Pioneer and the 10 best Scandi thrillers
Feature by Guest writer
TELEVISION in particular has seen a particular boom in successful Scandinavian shows making their way into homes of audiences here in the UK, but let it not be forgotten that cinema has had a fair bit of Scandinavian content trickling through for quite some time now, with many names in the Hollywood spotlight (Refn, Mikkelsen, Rapace, Coster-Waldau, etc.).
With the Blu-ray and DVD release of Erik Skjoldbjærg’s Pioneer (rumoured to be set for a US remake by George Clooney and Grant Heslov) arriving on August 4, 2014 from Arrow Films, we take a look at the ten best examples of the Scandi thriller.
Before Drive and Only God Forgives, Nicolas Winding Refn made Pusher, a Danish crime thriller which launched his ensuing career. The film follows drug dealer Frank (Kim Bodnia) who grows increasingly more desperate when a botched drug deal leaves him with a large debt owed to a ruthless drug lord. Many have deemed Pusher the first Danish-language gangster film.
The Hunters (1996)
This 1996 Swedish thriller follows a police officer who moves back to his hometown in Norrland where he starts working on a long-running case of reindeer poaching only to discover his brother’s involvement. Going down in history as one of the biggest box office hits in Sweden, talks of an American remake were scuppered when director Kjell Sundvall decided he didn’t like the idea of translating events of the film to cowboys poaching horses in the Nevada desert. A sequel – False Trail – starring character actor Peter Stormare followed in 2011
Pusher II (2004)
Nicolas Winding Refn returned to this universe in sequel Pusher II, which instead follows Frank’s sidekick Tonny (an early role for Hannibal’s Mads Mikkelsen) in the same fictional Copenhagen underworld depicted in the first film. Refn reused many stylistic flourishes which he featured in the first enhancing the thriller aspect more so in this sequel.
The Millennium Trilogy (2009)
Adapted from Stieg Larsson’s posthumously published trio of hugely-acclaimed novels, The Girl With the Dragon Tattoo was brought to life by director Niels Arden Oplev , whilst both The Girl Who Played with Fire and The Girl Who Kicked the Hornet’s Nest were helmed by Daniel Alfredson. The films are led by former journalist Mikael Blomkvist (Michael Nyqvist) and computer hacker Lisbeth Salander (Noomi Rapace) at the centre of an unlikely love story set to the backdrop of an extremely bleak Sweden in which the two of them uncover unspeakable horrors of men victimising women.
Easy Money (2010)
This Swedish thriller from director Daniel Espinosa stars Joel Kinnaman (2014’s RoboCop) as Johan Westlund, a poor man living a double life in the upper class areas of Stockholm. Upon meeting a wealthy female, he is lured into the world of organised crime turning to drug dealing in order to sustain his luxurious lifestyle. A Hollywood remake is due to be released, with Zac Efron filling Kinnaman’s shoes in the lead role.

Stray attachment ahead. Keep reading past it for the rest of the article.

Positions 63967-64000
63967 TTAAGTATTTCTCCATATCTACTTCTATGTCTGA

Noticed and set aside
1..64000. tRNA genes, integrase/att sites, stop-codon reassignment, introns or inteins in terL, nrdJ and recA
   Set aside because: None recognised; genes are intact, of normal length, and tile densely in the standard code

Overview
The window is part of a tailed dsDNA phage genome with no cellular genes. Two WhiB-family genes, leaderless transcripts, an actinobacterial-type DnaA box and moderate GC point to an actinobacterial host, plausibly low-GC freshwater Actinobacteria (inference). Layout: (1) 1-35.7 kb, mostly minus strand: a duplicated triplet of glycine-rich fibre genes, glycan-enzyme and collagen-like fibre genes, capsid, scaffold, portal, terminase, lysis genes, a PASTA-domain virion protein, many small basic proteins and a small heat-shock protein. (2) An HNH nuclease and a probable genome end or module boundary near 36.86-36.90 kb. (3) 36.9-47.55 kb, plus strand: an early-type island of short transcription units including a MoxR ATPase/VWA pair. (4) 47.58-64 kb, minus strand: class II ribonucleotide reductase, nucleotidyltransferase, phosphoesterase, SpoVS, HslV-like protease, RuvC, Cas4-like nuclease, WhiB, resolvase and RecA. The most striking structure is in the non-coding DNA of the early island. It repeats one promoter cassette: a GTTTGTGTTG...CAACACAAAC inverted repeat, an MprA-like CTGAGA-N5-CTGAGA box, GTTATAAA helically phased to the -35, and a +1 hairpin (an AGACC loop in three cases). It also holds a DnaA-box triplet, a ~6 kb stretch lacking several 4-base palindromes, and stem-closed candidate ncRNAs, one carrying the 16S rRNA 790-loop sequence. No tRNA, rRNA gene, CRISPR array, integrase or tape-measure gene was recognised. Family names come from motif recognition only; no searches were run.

In a Better World (2010)
Susanne Bier’s acclaimed Academy-Award winning Danish drama thriller follows two Danish families whose lives cross paths leaving loneliness and sorrow in its wake. Starring Mikael Persbrandt alongside Trine Dyrholm and Ulrich Thomsen, the film flits from small-town Denmark to an African refugee camp throughout.
Norwegian action thriller Headhunters is based on Jo Nesbø’s novel of the same name, and stars Aksel Hennie and Game of Thrones’ Nikolaj Coster-Waldau in the lead roles. The film follows a successful headhunter whop risks everything in order to obtain a valuable painting owned by a former mercenary, and successfully merges thriller with comedy. The film boasts the statistic of being the highest-grossing Norwegian film of all time.
A Hijacking (2012)
Tobias Lindholm’s Danish thriller (which he both wrote and directed) alternates between events occurring on a hijacked ship and those happening in the shipping company’s office back in Denmark. Many threw praise on the film’s ability to avert ‘conventional thrills’ steering the film into the direction of critical acclaim.
The Norwegian thriller Pioneer follows Petter, a professional offshore diver during the ’70s, tasked with laying the first petroleum pipe in the North Sea. Following a tragic accident during a test dive, he discovers that his superiors are attempting to put a smokescreen on the true events and that his life is at stake. This well-received conspiracy embraces the claustrophobic nature of the setting to deliver something altogether more thrilling.
Pioneer is released on DVD and Blu-ray on August 4, 2014 from Arrow Films.